Take 10

Take 10 minutes that is. I've started trying something new lately. Whenever I feel the urge to impulse something, grabbing another donut from the break room, my 15th cup of coffee, or buying something not on the list at the grocery store, I will set my countdown timer for 10 minutes on my watch.

When the time expires I have found that my urge to get something I don't need will generally subside. However if I really do need it, the urge will still be there. This gives my brain take a moment and gain some clarity through excitement fog generated by the urge to impulse.

Windows Terminal Services Manager Shortcut

If you have ever had to take over management of a Windows server and the previous admin thought it would be "good security" to remove all the icons under the Administrative Tools in Control Panel you can find yourself in a frustrating search to rebuild the icons for those shortcuts.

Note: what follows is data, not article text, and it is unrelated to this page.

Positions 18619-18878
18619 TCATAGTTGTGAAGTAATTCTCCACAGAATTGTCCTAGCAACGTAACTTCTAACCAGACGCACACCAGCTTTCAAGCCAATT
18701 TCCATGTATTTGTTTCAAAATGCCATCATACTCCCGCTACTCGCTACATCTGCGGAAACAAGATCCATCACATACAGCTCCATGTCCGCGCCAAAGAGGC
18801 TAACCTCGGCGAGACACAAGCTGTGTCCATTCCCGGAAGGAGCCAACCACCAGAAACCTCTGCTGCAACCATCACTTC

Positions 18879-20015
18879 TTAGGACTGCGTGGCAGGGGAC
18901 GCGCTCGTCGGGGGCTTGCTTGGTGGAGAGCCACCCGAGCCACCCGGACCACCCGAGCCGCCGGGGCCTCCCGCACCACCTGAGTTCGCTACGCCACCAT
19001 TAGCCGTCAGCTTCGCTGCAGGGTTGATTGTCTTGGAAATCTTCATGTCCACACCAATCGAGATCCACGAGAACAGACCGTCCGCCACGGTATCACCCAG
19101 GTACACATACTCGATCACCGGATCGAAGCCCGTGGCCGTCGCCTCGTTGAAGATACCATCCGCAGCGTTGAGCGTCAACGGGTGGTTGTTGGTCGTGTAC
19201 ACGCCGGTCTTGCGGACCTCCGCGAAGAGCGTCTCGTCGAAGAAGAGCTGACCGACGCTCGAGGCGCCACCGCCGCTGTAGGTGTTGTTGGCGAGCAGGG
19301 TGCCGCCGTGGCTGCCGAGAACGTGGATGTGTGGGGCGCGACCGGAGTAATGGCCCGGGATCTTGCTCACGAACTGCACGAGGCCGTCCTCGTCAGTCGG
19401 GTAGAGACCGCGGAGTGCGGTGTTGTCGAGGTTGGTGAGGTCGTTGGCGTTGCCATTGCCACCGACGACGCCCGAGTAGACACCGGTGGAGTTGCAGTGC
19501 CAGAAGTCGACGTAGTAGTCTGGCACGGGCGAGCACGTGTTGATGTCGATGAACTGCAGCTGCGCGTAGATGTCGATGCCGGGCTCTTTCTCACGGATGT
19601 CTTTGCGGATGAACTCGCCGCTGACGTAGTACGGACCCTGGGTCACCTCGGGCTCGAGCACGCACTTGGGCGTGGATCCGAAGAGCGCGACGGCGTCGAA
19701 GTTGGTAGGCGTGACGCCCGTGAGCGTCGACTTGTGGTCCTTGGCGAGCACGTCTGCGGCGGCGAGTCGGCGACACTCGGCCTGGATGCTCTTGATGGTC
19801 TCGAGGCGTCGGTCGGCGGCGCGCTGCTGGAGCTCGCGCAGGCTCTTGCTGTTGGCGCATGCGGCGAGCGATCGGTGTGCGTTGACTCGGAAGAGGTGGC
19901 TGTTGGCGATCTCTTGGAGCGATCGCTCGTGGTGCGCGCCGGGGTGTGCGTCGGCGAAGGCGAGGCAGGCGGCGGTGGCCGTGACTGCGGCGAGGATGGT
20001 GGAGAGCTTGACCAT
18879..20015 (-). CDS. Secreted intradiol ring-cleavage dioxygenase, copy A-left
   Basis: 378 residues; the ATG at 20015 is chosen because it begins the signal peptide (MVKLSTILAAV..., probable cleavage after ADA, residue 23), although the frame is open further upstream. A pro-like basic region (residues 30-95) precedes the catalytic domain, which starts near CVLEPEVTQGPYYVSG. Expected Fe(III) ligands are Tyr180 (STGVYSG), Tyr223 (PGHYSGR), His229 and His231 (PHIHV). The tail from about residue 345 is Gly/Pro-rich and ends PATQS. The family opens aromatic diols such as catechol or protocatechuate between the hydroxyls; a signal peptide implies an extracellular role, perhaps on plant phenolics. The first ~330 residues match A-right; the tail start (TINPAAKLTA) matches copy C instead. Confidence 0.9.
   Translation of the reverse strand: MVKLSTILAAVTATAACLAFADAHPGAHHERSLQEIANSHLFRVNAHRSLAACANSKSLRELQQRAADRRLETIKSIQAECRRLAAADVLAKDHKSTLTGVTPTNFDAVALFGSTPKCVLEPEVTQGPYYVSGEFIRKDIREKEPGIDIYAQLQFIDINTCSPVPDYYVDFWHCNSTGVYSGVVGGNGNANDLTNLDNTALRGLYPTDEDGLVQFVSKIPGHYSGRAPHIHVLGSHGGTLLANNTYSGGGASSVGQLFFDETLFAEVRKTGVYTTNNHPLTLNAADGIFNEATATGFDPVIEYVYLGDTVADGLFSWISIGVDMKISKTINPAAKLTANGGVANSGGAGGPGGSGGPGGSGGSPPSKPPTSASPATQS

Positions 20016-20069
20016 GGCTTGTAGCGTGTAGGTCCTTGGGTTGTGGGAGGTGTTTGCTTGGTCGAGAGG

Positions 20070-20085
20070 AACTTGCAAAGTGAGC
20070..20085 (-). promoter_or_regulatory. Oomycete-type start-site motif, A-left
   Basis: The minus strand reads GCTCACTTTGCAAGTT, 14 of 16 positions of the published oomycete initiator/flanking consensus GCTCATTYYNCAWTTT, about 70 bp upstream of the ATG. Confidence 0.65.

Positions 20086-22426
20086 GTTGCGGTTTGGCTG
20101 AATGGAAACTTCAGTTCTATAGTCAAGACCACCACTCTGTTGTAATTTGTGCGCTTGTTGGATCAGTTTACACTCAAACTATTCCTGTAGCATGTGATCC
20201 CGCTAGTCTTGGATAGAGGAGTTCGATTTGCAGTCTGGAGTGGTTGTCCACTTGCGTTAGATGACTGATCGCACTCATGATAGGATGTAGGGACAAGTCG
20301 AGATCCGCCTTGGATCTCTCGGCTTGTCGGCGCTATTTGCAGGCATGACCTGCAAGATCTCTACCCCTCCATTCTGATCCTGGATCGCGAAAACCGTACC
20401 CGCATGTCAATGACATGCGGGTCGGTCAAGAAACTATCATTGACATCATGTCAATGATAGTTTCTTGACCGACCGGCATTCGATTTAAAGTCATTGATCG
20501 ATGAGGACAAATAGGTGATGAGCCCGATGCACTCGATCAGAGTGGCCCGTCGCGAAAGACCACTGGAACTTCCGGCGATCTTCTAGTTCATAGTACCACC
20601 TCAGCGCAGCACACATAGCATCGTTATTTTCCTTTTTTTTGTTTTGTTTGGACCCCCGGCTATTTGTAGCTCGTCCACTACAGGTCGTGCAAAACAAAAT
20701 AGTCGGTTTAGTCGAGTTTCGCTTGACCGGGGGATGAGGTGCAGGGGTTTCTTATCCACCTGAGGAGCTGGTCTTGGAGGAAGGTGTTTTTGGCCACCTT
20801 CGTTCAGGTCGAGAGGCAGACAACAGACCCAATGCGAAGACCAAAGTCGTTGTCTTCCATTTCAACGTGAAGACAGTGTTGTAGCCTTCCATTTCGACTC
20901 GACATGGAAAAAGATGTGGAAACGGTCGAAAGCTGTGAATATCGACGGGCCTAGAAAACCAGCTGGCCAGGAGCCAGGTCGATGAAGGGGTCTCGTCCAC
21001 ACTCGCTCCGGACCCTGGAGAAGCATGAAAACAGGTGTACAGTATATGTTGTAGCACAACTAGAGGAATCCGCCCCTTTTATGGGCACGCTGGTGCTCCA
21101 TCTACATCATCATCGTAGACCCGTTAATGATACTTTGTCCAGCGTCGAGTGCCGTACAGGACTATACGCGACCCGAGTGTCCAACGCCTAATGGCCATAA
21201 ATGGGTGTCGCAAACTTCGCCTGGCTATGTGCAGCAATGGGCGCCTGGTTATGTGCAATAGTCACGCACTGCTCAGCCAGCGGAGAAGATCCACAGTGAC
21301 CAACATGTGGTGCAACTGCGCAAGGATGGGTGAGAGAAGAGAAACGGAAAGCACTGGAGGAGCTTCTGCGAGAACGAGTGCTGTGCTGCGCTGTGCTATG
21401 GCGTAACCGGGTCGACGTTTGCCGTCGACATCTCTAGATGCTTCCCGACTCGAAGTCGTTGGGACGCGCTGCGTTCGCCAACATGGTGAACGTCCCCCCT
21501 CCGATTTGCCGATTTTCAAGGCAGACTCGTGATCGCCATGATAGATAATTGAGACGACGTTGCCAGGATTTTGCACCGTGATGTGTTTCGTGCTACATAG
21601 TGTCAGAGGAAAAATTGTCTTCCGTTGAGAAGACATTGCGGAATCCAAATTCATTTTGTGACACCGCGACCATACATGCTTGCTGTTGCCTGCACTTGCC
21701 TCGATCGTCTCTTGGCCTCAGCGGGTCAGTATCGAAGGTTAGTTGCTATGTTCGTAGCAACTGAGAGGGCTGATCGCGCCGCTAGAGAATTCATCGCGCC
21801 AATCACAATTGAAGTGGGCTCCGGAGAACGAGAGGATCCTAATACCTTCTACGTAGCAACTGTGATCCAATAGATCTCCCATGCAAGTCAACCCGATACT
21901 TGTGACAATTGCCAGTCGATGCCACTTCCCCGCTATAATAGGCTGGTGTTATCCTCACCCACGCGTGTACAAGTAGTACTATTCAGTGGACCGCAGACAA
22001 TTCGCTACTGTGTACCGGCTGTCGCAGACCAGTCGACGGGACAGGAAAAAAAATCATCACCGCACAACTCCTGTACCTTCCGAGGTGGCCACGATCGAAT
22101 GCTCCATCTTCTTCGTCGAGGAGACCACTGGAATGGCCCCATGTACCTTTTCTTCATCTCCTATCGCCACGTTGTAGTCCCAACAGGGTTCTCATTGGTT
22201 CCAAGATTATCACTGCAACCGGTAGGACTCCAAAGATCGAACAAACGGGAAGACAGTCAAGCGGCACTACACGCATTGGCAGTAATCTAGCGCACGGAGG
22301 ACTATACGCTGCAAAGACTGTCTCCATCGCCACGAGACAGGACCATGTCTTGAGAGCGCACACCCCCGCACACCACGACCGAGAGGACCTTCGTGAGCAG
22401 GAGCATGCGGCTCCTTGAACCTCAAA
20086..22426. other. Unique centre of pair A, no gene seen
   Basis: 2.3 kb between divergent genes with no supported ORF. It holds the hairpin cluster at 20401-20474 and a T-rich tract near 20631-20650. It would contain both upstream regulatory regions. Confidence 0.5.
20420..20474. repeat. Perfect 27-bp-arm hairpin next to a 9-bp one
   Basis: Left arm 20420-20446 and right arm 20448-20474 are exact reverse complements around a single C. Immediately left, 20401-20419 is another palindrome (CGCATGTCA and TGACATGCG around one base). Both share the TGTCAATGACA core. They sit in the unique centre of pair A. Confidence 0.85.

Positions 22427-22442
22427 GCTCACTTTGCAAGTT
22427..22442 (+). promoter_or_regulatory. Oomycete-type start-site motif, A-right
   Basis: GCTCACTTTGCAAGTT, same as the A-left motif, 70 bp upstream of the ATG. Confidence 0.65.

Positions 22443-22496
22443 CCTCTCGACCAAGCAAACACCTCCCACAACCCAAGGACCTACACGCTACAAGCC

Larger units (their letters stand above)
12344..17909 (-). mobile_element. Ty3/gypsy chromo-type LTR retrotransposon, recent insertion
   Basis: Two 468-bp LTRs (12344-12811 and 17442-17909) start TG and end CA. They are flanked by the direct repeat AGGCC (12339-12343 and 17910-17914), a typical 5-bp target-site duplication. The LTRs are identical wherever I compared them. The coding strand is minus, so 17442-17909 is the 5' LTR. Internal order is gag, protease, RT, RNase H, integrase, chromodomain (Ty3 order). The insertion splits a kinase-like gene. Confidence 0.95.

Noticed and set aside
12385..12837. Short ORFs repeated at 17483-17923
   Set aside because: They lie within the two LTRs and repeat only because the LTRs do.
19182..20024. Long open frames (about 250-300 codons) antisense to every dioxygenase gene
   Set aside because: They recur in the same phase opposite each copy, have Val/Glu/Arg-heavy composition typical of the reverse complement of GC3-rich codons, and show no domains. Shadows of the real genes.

If you are in a similar situation and need the link for the Windows Terminal Services Manager shortcut, here it is:

I'm Weird

… and I know it! Some people have been bold enough to say this to my face and believe it or not it doesn't bother me a bit. I've always been weird all my life, doing things differently, finding new ways to do things, and of course my favorite finding something that works so I can break it to make it better. I've found that the times people call me weird, I'm probably doing my best work.

There was a period in my life when I know I didn't do my best work. I wasn't being weird. I was trying to conform to a standard that was not me. I produced average work.

Things To Do While Waiting on Windows Updates

I'm pretty sure I can sense it coming; black Tuesday. Yes that 2nd (sometimes 4th) Tuesday of the month when Microsoft releases its security and update patches to the masses. My company's IT management software forced these updates on me last Friday morning leaving me without my computer for almost 2.5 hours.

How can you effectively use this time?

Understanding The Problem

One of the most important and many times the hardest part about engineering technology is finding out exactly what the user wants. I'm surprised at the number of software developers who bypass this very important step. Yes, the user said they did want X and you gave them X. However the user also failed to mention that they wanted Y and Z as well. Now the project is delayed and of course its always the software developer's fault.


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